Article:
This process is difficult and costly in terms of time and material. Creating tabs on the films increases the amount of waste material that is produced and increases the width of the bezel, or edge, that must extend around the perimeter of the display to cover the tab. Because the tabs extend to the edge of the rim tape, a path is created that allows debris to enter and settle between the films. Removing cover sheets from individual films increases assembly time and the possibility of damaging the films. In addition, as optical films become thinner and thinner, it becomes increasingly difficult to handle an individual optical film. Thus, resolving these problems would increase product output by increasing assembly efficiency and reducing the number of damaged films.

BRIEF SUMMARY

The present invention is an optical subassembly for use in an optical display that includes a plurality of stacked optical films and an adhesive layer. The adhesive layer contacts the uppermost and lowermost films of the stack to hold the stack as a unit, so that the stack can be assembled into an optical display without individual handling of the optical films of the stack.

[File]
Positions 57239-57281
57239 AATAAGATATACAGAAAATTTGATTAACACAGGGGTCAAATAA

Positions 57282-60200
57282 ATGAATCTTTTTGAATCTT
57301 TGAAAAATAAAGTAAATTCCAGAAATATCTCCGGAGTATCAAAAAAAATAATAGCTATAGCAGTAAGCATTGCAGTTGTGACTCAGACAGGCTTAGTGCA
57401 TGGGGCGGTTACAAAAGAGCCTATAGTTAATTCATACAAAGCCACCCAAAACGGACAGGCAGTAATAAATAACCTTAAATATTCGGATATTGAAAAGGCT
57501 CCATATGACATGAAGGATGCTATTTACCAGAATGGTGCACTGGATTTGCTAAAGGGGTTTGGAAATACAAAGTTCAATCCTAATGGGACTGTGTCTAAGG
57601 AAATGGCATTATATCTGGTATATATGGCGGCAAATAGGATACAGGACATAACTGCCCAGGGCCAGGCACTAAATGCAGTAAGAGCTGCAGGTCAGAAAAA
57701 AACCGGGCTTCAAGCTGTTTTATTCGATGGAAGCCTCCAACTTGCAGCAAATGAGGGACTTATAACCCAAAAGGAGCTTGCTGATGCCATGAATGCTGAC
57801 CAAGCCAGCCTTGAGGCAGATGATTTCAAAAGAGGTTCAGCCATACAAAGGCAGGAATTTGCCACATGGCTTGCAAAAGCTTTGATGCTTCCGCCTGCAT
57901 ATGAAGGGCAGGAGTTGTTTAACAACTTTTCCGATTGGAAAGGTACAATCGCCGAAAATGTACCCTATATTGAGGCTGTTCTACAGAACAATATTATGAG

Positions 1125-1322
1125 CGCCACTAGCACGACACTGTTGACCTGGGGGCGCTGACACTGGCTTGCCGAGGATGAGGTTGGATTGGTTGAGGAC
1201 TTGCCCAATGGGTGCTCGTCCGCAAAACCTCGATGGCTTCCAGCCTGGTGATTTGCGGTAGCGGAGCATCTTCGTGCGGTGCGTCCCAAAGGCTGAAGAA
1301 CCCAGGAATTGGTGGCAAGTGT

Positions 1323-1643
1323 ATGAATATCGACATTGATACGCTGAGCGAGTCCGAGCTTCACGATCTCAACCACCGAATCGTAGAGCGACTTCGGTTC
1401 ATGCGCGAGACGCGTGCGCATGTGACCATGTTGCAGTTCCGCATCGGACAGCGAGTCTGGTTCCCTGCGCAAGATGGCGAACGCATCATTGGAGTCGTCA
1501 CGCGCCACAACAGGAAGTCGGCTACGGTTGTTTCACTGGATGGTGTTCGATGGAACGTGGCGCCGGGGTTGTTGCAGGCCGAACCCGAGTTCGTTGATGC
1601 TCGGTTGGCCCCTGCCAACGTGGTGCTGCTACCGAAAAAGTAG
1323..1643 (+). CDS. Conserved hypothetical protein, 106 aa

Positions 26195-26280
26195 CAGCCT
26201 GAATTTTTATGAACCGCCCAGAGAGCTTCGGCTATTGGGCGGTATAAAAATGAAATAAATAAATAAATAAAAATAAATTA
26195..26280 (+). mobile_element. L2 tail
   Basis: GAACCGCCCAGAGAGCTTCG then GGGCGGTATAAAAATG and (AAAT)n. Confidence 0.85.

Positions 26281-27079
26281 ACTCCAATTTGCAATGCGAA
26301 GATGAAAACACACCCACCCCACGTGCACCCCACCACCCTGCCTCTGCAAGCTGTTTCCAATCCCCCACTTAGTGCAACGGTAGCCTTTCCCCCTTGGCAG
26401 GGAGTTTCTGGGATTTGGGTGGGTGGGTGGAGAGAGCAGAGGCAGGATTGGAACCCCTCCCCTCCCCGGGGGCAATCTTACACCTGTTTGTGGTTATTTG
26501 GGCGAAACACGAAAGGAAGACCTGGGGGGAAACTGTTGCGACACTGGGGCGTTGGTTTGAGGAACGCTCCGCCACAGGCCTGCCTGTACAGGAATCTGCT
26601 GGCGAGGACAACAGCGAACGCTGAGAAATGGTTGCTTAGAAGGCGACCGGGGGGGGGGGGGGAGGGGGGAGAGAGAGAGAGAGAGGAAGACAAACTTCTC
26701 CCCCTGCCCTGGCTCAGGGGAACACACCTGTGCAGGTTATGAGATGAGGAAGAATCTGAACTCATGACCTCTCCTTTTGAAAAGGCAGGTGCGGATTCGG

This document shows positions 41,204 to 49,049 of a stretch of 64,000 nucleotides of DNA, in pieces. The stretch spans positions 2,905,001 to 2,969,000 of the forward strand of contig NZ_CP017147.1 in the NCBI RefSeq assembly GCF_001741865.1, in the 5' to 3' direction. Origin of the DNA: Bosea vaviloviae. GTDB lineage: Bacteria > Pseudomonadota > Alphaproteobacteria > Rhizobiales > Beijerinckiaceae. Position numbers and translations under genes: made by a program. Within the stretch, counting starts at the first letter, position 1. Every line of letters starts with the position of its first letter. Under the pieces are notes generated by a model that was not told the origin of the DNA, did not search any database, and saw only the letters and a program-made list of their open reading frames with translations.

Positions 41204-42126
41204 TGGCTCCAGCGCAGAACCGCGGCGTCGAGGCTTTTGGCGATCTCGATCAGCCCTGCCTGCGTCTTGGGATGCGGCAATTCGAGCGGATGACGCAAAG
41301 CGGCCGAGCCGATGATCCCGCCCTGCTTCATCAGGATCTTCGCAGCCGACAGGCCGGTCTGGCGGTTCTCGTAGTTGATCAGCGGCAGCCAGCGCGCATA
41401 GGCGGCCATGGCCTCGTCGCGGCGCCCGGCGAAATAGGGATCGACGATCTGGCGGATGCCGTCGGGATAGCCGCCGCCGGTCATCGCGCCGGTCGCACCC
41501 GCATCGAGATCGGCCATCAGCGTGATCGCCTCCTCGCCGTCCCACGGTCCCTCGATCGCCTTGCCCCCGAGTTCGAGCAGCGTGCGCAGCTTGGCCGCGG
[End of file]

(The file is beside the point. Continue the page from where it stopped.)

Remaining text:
BRIEF DESCRIPTION OF THE DRAWINGS

FIGS. 1 a-1 c are exploded views of representative embodiments of optical displays.

FIGS. 2 a and 2 b are top and side views of a first representative embodiment of an optical film unit.

FIGS. 2 c and 2 d are top views of second and third representative embodiments of an optical film unit.

FIGS. 3 a and 3 b are top and side views of a fourth representative embodiment of an optical film unit.